Part 3 next week about specific poetry magazines

Wednesday, 23 March 2011

Getting Published - Part 1

At the start of the year Terry Quinn gave a talk about Getting Published at one of the Poetry Society meetings. He has kindly sent me a copy so I can put it on the blog along with links etc, and so it will appear here over the next few weeks.


In the Preston Arts Festival 2010 Alan Dent gave a publisher’s view of receiving submissions for publication. These notes are written from the viewpoint of the poet thinking of submitting work.

1). Read contemporary poetry – it’s no good submitting rhyming poetry about flowers in the park to an experimental poetry magazine.

2). Buy poetry magazines or get your library to subscribe or get an idea of the content from the internet.

3). Read magazines like Writing Magazine

4). The National Poetry Library ( Morpeth and National on the South Bank, Scottish in Edinburgh and Welsh in Aberystwyth ) are interesting to visit and are in wonderful places. (Note by Editor :Also poetryireland maybe of interest for ROI and NI)

The Bad News

Acceptance to rejection of 1 in 10 is a good ratio

The Good News is that there are hundreds of ways to get published – it just depends what you want.

So what do you want from being Published?
Tim Love writes ( check his website it’s very good ):

Money - Unless you regularly write articles, you won't get much, but it's nice to get paid for something you enjoy doing (especially if you get paid £20 for a haiku). I still treasure the £1 cheque I once got from the BBC.

• Fame - It's easy to be a big fish in the little pool of poetry or short stories

• Participation - Ever read something and thought "I could have done that"? Going from being a reader to a writer is a big leap, one you've already made. The next step is to become part of the writing community. It's a big step, like progressing from taking music lessons to becoming a public "performer". By going to workshops and sharing your work you're already well on the way to being a public performer. Now it's time to take the next step and get published.

• Improving your writing - Even if you're just writing for your own enjoyment, getting published can help. Writing without publishing is a bit like talking to yourself.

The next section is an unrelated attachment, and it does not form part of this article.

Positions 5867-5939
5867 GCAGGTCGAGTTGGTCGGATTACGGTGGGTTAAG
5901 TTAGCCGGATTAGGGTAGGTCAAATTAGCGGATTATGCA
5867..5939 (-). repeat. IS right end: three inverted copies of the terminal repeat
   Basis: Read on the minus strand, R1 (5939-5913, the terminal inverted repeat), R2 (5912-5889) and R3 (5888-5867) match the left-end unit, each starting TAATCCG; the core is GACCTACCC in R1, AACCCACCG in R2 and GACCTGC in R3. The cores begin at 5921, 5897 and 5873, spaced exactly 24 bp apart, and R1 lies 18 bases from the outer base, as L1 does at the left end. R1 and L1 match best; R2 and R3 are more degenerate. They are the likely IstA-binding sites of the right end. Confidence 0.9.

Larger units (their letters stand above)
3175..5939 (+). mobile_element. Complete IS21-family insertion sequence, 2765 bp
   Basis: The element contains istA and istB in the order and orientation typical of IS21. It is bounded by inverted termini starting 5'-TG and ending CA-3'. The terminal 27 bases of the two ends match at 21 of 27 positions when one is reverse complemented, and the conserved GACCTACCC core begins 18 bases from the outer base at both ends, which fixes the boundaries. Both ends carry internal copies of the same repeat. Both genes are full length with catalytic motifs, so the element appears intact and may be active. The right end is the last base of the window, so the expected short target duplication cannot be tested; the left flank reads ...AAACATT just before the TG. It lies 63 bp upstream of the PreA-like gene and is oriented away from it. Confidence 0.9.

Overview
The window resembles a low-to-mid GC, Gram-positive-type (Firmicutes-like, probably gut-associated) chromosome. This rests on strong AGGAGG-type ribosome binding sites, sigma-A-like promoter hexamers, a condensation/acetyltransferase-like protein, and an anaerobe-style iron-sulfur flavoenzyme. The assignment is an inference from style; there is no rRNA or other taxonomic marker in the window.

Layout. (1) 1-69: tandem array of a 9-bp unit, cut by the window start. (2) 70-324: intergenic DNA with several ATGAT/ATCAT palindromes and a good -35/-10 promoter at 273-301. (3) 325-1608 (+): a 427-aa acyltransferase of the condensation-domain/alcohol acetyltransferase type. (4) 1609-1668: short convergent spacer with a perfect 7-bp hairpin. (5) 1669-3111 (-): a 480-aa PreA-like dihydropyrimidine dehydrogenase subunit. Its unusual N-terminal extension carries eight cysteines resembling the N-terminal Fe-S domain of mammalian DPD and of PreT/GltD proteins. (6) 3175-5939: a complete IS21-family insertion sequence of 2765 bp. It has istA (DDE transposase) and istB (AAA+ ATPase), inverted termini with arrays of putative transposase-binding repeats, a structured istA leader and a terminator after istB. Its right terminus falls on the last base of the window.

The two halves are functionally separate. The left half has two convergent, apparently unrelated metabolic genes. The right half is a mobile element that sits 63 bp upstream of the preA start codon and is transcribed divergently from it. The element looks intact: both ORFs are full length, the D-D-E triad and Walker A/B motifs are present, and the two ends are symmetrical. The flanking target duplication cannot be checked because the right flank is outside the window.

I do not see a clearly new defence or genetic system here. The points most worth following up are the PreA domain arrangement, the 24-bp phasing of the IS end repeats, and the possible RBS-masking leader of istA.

o Angela Carter thought the writing process incomplete until the piece was published.

o Poet Don Paterson wrote that "the poem begins with inspiration and ends in publication, not just completion"

o Jane Holland (poet and editor) wrote in April 2008 that "people learn most about writing poetry from actually seeing their work in print. ... Contrary to popular belief, new writers don't learn as much from sitting in workshops ... To see a new poem in print is the best way to learn, because you are far more likely to spot your mistakes once a poem is set against others in a public context, and suddenly realise how to fix them"

Because if you don't, others worse than you will!

(You can continune reading Tim's article here)

To Tim nowadays publication is an integral part of the writing process. The only unpublishable pieces are those that aren't good enough - though some are harder to publish than others

Define for whom you are writing.

Is it your religion?
For people at work?
The World?

(editor: An important thought. As stated at the start of this article "it’s no good /em> submitting rhyming poetry about flowers in the park to an experimental poetry magazine").

So here feels a good place to end Part 1. A breather so you can think about why you would want to be published and who for. Part 2 (next week) continues with pointers about submitting

Monday, 21 March 2011

Happy World Poetry Day!

A good time to read and write :)
Anyone can write (or read :)) a poem... in fact it seems your browser can too! There is a (BBC) Dylan Thomas random poem generator . Ok maybe it isn't really the browser...

Anyway if you want to read a poem from in English and German that I have put on my other blog especially for World Poetry Day then you can follow this link.

Wednesday, 19 January 2011

Winter Newsletter

The latest copy of the newsletter is now available. You can find it on the right hand side or by clicking on this link. You will also notice that the calendar for 2011 has now been published, showing the line up for the year.

Saturday, 1 January 2011

Estonia #20

A Poet's dream is impossible
the dream
the ultimate task

to describe something
so perfectly

but yet never achieving

it's like writing about
the snow
every word
every letter
is a step away from that blank page across
the landscape

by ian (train from Rakke)

photo by Ian in Tartu Toomem├Ągi 2010